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    Health Benefits of Chocolate

    The delectable, sensuous, velvety taste of chocolate was traditionally thought to be an aphrodisiac. It seemed to enhance romantic yearnings. However, it also had a reputation for some unattractive side effects: It was believed excessive consumption of chocolate caused acne, weight increase and high blood cholesterol.

    Good News for Chocolate Lovers

    Now, however, solid research has discovered some very good news for chocolate lovers: It appears chocolate actually offers health benefits for the heart having nothing to do with romance.  New experiments show that antioxidants in dark chocolate and cocoa powder may increase "good" (HDL) cholesterol levels by as much as 10 percent, says Penny Kris-Etherton, Ph.D., a registered dietitian at Pennsylvania State University.

    In her studies, subjects ate 22 grams of cocoa powder and 16 grams of dark chocolate every day (one Hershey bar contains 45 grams of cocoa powder). The studies proved that the "bad" (LDL) cholesterol was less susceptible to oxidation, a process that normally leads to artery-clogging plaques. This means that cocoa could offer a satisfactory (and delicious) alternative to medicine that helps prevent plaque development.

    It also has been found when people eat milk chocolate regularly, their levels of LDL don’t increase as much as might be expected from ordinary fat consumption. Further, Dr. Kris-Etherton’s tests also show that eating one standard-sized milk chocolate bar a day did not affect the blood cholesterol of adult, male students. “Chocolate is not bad,” she says, “and it may have some beneficial effects. People should not feel guilty about eating it."

    Research presented at the American Association for the Advancement of Science supported Dr. Kris Atherton’s findings. The Association reported that chocolate has many chemical compounds that may keep high blood pressure down, the blood flowing and the heart healthy. Like Dr. Kris-Atherton, they also found chocolate does this by preventing fat-like substances in the bloodstream from oxidizing and forming plaque that can block arteries.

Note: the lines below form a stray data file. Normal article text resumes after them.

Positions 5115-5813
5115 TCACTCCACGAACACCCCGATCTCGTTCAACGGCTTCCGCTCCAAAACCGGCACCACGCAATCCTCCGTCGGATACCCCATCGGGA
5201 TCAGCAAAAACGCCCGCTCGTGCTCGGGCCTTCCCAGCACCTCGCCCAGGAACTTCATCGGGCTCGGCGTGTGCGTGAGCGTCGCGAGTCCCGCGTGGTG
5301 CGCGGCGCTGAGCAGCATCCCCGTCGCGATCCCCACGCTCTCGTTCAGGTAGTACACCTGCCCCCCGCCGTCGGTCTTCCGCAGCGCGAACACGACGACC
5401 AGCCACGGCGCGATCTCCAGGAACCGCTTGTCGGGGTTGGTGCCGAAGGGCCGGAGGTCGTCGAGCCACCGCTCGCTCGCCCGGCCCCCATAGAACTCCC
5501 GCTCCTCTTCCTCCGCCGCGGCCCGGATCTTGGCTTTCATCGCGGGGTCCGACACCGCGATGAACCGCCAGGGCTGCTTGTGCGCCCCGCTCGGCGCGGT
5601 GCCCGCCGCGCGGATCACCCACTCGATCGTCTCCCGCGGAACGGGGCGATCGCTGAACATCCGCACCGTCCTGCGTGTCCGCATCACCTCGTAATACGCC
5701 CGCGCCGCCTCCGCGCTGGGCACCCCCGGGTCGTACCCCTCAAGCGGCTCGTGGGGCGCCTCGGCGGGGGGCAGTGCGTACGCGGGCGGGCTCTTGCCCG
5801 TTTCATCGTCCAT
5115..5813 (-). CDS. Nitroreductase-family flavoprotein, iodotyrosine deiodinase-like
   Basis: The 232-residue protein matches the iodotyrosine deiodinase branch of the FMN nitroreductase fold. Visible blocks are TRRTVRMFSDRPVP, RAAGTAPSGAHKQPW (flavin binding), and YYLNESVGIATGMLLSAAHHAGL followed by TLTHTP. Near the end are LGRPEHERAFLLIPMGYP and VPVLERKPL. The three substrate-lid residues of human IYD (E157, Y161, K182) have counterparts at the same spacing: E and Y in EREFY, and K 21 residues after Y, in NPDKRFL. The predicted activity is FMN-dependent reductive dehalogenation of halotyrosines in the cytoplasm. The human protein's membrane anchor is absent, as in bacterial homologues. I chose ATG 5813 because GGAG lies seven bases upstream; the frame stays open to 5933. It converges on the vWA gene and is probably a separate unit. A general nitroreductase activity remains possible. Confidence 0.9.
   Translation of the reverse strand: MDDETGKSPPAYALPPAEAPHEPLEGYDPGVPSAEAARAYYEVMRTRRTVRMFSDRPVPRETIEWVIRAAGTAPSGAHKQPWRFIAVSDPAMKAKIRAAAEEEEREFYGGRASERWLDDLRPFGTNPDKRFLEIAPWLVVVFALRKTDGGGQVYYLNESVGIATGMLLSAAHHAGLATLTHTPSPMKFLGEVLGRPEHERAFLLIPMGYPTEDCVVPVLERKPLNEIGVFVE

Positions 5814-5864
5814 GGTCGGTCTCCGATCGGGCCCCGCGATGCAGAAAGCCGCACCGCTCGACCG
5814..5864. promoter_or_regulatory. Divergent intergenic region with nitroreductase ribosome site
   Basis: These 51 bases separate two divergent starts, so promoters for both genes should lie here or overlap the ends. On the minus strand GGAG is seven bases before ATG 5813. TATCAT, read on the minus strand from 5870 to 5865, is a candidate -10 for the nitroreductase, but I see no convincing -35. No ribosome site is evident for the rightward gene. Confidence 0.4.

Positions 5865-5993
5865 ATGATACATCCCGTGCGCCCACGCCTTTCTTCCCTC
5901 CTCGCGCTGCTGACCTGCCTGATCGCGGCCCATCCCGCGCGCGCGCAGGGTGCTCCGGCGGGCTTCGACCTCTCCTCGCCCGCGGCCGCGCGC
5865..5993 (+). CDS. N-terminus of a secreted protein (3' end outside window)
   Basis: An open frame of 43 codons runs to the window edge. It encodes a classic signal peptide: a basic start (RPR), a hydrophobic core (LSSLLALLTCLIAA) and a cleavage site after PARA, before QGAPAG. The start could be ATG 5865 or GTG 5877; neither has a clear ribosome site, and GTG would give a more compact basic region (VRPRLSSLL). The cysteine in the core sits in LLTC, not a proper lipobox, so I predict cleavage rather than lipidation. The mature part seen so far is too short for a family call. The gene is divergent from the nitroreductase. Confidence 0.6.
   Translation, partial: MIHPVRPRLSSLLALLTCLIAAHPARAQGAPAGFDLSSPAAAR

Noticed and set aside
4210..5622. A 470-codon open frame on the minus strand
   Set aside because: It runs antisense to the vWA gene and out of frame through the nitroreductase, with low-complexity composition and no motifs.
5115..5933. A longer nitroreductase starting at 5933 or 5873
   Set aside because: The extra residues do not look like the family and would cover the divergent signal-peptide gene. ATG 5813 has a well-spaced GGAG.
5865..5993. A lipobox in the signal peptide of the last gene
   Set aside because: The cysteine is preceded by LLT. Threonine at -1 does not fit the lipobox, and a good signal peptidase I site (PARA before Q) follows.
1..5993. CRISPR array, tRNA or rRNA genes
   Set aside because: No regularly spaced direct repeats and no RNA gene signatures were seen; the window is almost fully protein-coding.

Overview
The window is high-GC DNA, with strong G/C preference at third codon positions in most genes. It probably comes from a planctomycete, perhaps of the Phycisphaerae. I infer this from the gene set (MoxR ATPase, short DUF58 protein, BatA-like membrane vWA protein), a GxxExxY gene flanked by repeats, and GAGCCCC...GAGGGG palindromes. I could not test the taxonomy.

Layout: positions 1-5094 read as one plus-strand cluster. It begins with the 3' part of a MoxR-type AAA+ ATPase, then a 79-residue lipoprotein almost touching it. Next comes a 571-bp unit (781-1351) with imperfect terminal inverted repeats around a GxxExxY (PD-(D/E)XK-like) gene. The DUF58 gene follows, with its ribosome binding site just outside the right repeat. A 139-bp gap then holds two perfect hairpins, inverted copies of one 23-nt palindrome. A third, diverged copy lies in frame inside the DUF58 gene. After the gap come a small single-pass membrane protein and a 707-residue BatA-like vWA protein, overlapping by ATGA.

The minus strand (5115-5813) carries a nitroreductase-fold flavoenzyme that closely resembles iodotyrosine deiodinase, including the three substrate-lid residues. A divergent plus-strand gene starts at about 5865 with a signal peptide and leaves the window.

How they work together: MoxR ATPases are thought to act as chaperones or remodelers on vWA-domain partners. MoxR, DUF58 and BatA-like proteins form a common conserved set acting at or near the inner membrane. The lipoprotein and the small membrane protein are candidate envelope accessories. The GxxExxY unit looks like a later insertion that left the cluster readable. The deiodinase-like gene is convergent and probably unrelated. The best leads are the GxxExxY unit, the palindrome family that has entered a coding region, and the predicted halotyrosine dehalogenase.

Flavonoids also help relax blood pressure.

    Chocolate, the New Vegetables?

    Flavonoids are plant compounds with potent antioxidant properties; so far, scientists have found more than 4,000 kinds. Cocoa beans contain large quantities of flavonoids and therefore have much in common with fruits and vegetables such as cranberries, peanuts, strawberries, and apples. One study found that a substance in cocoa helps the body process nitric oxide (NO), a compound critical for healthy blood flow and blood pressure. Another study showed that flavonoids in cocoa not only prevent fat-like substances in the bloodstream from oxidizing and clogging the arteries, but also make blood platelets less likely to stick together and cause clots. The flavonoids in chocolate are called flavanols.

    Dark chocolate has even more health benefits than milk chocolate as it contains nearly 8 times the number of antioxidants found in strawberries. It is now also believed that chocolate contains the same kind of antioxidants found in red wine. While chocolate does not cause symptoms of drunkenness, it is often a relaxing substance, another health benefit.

    As a result of these findings, it appears that there is no harm in enjoying a little bit of chocolate once a day. But as in everything, moderation is key. And if moderating an excessive craving for chocolate sounds difficult, try to remember that some people actually outgrow their addiction to the sublime substance. So there is something to be said for aging.

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